- December 22 down the years
Becker brilliance in vainThe sporting events of December 22 down the years
It's hard to know why West Germany staged the Davis Cup final on indoor clay in Munich. Their best player was the 18-year-old Boris Becker, who'd won the Wimbledon title - on grass, of course. They obviously knew something others didn't, because he won both his matches. But his team-mate Michael Westphal wasn't in the same class. After a straight-sets defeat by Mats Wilander, he did well to win the first set in the decider before losing to Stefan Edberg.
Cassie Jackman was born in Norfolk. Known as Cassie Campion during the time she was married to the England coach, she won the world squash title in 1999. In the final, she won in three straight games against Australia's Michelle Martin, who'd beaten her in the final five years earlier. Just as well Cassandra won that one, because otherwise she'd go down as a serial runner-up: she lost three World finals and two British Open finals. She was British national champion a record six times.
Dmitri Bilozerchev was born. One of the best gymnasts of all time and probably the most precocious. When he became all-round world champion in 1993, he showed remarkable upper-body strength for a 16-year-old, winning three individual apparatus titles. The Soviet boycott kept him out of the 1984 Olympics, but he returned from a horrendous car crash (his leg was broken in forty places) to regain the world title in 1987. He won three golds at the 1988 Olympics, but a slight error on the high bar cost him the all-round title.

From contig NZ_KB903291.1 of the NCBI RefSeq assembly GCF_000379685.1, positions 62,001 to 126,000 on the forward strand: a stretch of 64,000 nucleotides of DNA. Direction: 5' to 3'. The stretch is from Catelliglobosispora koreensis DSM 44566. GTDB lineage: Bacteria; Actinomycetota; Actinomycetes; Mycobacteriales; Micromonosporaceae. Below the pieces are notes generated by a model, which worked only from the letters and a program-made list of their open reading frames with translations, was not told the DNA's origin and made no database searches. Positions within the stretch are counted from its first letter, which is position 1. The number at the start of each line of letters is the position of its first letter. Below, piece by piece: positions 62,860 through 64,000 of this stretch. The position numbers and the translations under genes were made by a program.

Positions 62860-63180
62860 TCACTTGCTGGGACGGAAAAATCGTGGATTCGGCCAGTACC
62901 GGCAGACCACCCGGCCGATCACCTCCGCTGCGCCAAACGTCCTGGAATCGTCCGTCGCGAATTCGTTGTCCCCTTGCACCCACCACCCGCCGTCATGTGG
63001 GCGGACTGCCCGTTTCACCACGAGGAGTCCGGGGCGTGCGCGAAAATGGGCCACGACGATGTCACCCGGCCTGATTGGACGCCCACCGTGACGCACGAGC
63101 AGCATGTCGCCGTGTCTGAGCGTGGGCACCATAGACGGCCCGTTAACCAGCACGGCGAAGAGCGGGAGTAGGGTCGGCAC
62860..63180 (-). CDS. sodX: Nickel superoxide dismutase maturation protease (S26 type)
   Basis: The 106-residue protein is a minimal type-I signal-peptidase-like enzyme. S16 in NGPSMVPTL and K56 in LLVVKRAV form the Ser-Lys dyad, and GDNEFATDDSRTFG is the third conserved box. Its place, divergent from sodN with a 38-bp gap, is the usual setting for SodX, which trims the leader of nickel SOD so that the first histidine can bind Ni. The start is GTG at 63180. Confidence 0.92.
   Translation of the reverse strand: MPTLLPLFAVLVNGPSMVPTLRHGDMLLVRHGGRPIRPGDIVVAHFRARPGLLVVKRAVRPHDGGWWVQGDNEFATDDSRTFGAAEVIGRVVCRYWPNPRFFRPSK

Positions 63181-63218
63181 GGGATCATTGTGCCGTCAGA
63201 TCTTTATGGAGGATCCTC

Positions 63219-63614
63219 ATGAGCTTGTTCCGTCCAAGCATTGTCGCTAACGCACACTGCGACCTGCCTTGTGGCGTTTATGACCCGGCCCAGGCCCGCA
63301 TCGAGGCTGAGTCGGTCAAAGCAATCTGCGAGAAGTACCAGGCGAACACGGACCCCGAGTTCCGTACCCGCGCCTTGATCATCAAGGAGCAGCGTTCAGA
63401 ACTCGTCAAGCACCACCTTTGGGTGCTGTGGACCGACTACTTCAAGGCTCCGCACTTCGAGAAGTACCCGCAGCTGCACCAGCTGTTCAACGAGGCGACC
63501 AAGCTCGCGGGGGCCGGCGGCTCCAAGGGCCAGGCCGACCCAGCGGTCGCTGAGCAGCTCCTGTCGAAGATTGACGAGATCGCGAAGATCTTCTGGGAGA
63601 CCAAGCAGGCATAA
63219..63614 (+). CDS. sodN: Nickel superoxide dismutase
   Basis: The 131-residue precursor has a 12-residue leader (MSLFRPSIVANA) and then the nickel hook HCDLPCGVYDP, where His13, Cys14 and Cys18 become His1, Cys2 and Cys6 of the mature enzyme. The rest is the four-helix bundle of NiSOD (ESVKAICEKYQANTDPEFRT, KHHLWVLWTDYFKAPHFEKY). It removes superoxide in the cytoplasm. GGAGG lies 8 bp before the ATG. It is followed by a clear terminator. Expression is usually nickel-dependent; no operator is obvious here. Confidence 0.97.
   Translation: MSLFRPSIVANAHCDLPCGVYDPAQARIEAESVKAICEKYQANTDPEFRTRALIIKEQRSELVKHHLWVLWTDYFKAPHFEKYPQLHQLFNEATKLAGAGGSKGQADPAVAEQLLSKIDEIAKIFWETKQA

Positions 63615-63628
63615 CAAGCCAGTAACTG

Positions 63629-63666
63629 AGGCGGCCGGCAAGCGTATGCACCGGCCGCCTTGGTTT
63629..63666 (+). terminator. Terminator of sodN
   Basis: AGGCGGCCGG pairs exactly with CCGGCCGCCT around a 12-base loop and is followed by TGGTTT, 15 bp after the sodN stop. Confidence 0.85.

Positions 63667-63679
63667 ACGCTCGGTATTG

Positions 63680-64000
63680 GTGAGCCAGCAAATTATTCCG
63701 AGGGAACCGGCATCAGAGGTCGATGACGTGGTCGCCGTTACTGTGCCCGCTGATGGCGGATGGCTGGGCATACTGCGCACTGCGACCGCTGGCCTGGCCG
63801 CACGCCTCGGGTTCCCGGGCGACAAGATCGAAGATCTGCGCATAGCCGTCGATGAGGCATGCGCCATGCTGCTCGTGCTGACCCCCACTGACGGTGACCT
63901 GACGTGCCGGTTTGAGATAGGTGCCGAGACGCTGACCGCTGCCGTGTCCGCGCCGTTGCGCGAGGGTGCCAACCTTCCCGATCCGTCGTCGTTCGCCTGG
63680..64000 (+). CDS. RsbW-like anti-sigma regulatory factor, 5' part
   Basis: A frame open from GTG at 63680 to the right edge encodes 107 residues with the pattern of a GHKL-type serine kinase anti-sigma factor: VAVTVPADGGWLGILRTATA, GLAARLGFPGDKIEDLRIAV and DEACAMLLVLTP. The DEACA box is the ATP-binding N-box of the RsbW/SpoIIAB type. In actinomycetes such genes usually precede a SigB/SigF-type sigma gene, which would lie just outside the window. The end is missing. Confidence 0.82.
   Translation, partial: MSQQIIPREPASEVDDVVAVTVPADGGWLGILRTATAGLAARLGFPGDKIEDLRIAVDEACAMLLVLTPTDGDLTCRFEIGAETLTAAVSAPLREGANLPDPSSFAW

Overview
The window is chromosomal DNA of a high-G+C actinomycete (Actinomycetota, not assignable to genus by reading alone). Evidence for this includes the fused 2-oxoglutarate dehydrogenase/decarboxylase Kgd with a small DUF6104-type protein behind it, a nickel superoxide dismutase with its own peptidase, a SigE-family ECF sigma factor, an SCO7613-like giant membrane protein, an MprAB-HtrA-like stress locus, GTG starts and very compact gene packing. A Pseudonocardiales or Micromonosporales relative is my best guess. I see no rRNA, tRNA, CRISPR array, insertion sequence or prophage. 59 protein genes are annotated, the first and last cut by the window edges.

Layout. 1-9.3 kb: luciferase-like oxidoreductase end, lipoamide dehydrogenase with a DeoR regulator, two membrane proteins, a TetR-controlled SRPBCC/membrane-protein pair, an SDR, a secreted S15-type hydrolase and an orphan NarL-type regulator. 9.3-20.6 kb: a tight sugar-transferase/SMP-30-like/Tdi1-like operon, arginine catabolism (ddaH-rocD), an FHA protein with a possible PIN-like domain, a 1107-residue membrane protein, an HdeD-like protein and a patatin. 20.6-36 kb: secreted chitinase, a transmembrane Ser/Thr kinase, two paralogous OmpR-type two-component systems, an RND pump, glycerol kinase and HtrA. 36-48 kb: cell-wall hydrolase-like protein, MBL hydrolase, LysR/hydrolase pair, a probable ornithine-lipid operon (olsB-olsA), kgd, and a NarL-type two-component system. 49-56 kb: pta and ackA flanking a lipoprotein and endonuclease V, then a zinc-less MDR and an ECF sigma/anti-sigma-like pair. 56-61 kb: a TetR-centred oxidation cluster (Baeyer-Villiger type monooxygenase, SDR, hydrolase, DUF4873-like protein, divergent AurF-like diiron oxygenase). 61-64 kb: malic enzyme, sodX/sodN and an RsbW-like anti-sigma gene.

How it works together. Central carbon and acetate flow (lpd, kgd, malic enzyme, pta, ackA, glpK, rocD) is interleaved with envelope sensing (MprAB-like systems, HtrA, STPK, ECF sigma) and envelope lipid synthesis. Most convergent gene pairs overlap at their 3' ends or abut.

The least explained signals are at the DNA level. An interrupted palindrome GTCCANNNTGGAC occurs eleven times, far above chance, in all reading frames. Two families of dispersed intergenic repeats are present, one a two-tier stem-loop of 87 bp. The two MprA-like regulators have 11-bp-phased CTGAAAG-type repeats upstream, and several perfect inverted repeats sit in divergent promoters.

The great Georges Carpentier won his first national boxing title, the French lightweight, by winning a ten-round decision against Paul Til. This was Carpentier's 20th pro fight. He was 15 years old.
Joe Lynch took the world bantamweight title from Pete Herman by outpointing him over 15 rounds in Madison Square Garden. Nothing very newsworthy in that, just the coincidence that on the same day in 1922, Lynch kept his world title on points against Midget Smith, also in Madison Square Garden. Again, not a famous fight - but one that illustrates how hard they had it in those days: this was Smith's third bout in nine days and his 17th that year. Lynch fought 14 times in 1923.
Meyer Prinstein was born Mejer Prinsztejn in Poland but competed for the USA. One of the top all-round distance jumpers, he was Olympic champion at the triple jump in 1900 and 1904 and the long jump in 1904 and the Intercalated Games of 1906. He felt he might have won the long jump in 1900 too. His longest effort came in qualifying, which in those days counted towards the final placings. One of the American officials then banned him from taking part in the final, which was held on a Sunday - even though Prinstein was Jewish. Alvin Kraenzlein did take part, even though he was a Christian - and bettered Prinstein's qualifying distance by a single centimetre.
Johnny Kilbane finally ended Abe Attell's controversial on-off ten-year reign as world featherweight champion. Controversial because Attell survived a number of no-decision fights in which he was outboxed, notably by the great Welsh stylist Jim Driscoll in 1909 and London's Matt Wells two years later.
Marcus Hurley was born in the USA. At the 1904 Olympics, he won four gold medals in cycling, at some esoteric distances: quarter of a mile, third of a mile, half a mile, and mile, none of which were staged in any other Games.
That fearsome little bantamweight Terrible Terry McGovern kept his world title by stopping Harry Forbes inside two rounds.